A way forward

The next version of ECMAScript would like to specify semantics for this case — quite possibly semantics not implemented by any browser. How to do it, if implementations irreconcilably disagree? The solution comes in two parts. First, “ES6” will require affirmative opt-in to enable new syntax and semantics, including for currently-nonstandard function statements. Second, in anticipation of that change, the ECMA committee recommends that non-standard function statements be forbidden in strict mode code, to open up a future path down which ES6 can walk.

To permit ES6 to standardize semantics, the ECMA committee recommends forbidding non-standard function statements in strict mode code. Thus these examples are syntax errors:

"use strict";
{
  function foo() { }
}
"use strict";
if (true)
  function bar() { }
"use strict";
with (obj)
  function foo() { }
"use strict";
for (;;)
  function foo() { }
"use strict";
switch (v)
{
  case 10:
    function bar() { }
  default:
    function baz() { }
}

Both Firefox and WebKit now implement this restriction, and other engines will follow as they too implement strict mode.

Conclusion

In order for future versions of ECMAScript to be able to define semantics for extensionland functions, strict mode “clears the deck” and forbids them entirely. Instead, assign functions to variables, a la var f = function() { };. Semantics for this are completely defined and compatibly implemented across browsers.

You can experiment with a version of Firefox with these changes by downloading a nightly build. (Don’t forget to use the profile manager if you want to keep the settings you use with your primary Firefox installation pristine.)

18.01.11

Property rights without legal enforcement

Tags: , , , , , — Jeff @ 07:51

Can you own something without a government enforcing that ownership right? Sometimes, yes:

A parking space cleared of snow lies empty but for a wooden chair placed in the center of it, laying claim to that space for the person who cleared it
Property takes many forms

Some time ago I read about Boston’s system for allocating parking spaces in snowy weather: you clear it, you claim it. (See also more recent articles, too.) I happened to see this system in action yesterday for the first time. People not living in areas with proper winter climes might not have heard of this before, and I think it’s a nifty little system worth highlighting. It calibrates investments and incentives, thus “pricing” a scarcity to produce a more efficient allocation. It saves money, because there’s no need to pay city workers to clear spaces. And it does so with little administrative overhead: individuals overwhelmingly maintain the system. It’s a thing of beauty all around.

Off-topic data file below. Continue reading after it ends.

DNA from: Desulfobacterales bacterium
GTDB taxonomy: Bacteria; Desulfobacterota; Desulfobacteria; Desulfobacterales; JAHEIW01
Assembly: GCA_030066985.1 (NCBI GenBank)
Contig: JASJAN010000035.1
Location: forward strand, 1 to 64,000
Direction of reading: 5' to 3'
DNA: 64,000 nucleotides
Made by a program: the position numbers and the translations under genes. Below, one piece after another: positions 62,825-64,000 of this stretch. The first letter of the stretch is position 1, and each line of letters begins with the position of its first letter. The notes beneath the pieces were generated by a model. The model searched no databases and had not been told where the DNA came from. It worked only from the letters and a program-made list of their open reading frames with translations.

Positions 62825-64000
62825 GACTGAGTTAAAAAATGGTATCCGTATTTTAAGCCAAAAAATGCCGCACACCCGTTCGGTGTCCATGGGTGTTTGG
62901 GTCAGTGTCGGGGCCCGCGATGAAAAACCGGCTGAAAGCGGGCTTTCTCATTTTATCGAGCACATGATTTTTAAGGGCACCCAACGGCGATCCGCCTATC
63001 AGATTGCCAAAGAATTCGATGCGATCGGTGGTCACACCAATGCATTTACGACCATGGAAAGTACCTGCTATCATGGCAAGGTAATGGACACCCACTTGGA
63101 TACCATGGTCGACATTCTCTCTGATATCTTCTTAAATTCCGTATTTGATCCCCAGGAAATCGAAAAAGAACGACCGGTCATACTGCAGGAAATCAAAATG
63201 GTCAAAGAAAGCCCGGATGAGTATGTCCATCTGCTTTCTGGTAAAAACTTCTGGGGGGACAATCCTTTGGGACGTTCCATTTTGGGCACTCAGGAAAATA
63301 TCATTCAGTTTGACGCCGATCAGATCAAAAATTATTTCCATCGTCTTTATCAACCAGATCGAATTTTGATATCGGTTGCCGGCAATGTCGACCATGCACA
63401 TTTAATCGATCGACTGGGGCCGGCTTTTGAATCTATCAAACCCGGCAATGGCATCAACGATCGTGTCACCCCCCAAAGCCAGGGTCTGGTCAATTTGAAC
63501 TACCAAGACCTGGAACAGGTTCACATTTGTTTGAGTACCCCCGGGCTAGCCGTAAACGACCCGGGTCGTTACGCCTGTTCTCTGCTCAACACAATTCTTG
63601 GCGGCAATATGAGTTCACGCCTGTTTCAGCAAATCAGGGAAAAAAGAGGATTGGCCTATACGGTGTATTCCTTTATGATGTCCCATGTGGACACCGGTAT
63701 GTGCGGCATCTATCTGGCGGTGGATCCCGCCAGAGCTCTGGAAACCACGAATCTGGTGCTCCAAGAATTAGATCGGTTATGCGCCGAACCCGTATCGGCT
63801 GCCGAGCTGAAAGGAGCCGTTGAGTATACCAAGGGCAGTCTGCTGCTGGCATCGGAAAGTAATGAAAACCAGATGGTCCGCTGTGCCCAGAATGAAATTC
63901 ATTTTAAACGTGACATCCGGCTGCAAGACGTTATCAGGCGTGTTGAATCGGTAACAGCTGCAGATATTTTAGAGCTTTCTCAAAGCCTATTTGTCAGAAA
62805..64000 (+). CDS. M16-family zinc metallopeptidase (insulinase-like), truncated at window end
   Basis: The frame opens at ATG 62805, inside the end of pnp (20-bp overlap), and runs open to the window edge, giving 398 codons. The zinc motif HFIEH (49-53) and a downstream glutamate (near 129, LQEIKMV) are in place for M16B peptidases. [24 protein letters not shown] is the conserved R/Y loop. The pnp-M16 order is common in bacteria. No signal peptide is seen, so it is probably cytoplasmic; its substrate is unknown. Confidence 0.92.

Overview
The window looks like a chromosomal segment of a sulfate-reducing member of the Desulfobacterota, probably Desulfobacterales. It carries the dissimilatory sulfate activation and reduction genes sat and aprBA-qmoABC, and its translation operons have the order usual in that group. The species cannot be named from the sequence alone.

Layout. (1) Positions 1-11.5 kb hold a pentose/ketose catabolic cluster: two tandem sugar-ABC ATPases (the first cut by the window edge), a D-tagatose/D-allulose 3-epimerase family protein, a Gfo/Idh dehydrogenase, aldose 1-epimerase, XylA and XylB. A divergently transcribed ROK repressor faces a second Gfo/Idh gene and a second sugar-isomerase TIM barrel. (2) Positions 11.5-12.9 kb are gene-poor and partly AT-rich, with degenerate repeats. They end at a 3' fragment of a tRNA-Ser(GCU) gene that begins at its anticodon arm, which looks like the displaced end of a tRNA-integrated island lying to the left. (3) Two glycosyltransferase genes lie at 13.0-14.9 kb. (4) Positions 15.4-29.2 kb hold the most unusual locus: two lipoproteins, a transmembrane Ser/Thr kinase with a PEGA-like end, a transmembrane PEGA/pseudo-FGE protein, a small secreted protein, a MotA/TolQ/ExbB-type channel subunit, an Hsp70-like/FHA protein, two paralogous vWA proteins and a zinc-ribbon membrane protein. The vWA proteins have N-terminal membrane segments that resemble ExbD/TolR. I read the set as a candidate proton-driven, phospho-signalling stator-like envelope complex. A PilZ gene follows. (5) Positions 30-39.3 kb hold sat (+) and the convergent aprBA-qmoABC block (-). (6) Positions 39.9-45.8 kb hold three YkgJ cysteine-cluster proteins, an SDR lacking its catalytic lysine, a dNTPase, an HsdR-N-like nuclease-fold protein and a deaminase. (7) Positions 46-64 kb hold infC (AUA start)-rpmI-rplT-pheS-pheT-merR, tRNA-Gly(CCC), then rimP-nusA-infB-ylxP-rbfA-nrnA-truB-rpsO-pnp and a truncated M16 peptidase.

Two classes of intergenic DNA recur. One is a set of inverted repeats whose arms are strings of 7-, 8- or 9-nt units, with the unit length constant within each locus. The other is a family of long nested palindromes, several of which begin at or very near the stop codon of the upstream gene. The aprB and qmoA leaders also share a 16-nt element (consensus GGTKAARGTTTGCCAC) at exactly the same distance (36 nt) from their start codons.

For more on the economics of this property system, see the article Snow Jobs at the Library of Economics and Liberty.

10.01.11

New ES5 strict mode support: new vars created by strict mode eval code are local to that code only

tl;dr

Ideally you shouldn’t use eval, because it inhibits many optimizations and makes code run slower. new Function(argname1, argname2, ..., code) doesn’t inhibit optimizations, so it’s a better way to dynamically generate code. (This may require passing in arguments instead of using names for local variables. That’s the price you pay to play nice with compilers that could optimize but for eval.)

Nevertheless, it’s still possible to use eval in ES5. eval of normal code behaves as it always has. But eval of strict mode code behaves differently: any variables created by the code being evaluated affect only that code, not the enclosing scope. (The enclosing scope’s variables are still visible in the eval code if they aren’t shadowed.) Firefox now correctly binds variables created by strict mode eval code, completing the last major component of strict mode (though bugs remain). These programs demonstrate the idea:

var x = 2, y = 3;
print(eval("var x = 9; x"));               // prints 9
print(x);                                  // prints 9
print(eval("'use strict'; var x = 5; x")); // prints 5
print(eval("'use strict'; var x = 7; x")); // prints 7
print(eval("'use strict'; y"));            // prints 3
print(x);                                  // prints 9
"use strict";
var x = 2, y = 3;
// NB: Strictness propagates into eval code evaluated by a
//     direct call to eval — a call occurring through an
//     expression of the form eval(...).
print(eval("var x = 5; x")); // prints 5
print(eval("var x = 7; x")); // prints 7
print(eval("y"));            // prints 3
print(x);                    // prints 2

This partially defangs eval. But even strict mode eval inhibits optimizations, so you are still better off avoiding it.

eval is a double-edged sword

eval is one of the most powerful parts of JavaScript: it enables runtime code generation. You can compile code to perform specific operations, avoiding unnecessary general-purpose overhead — a powerful concept. (But you’d be better off using new Function(argname1, argname2, ..., code), which doesn’t inhibit optimizations and still enables code generation, at loss of the ability to capture the local scope. Code using eval may see considerable speedups: for example, roc’s CPU emulator sped up ~14% switching from eval to Function. Less beefy code won’t see that magnitude of win, yet why give up performance when you have a ready alternative?)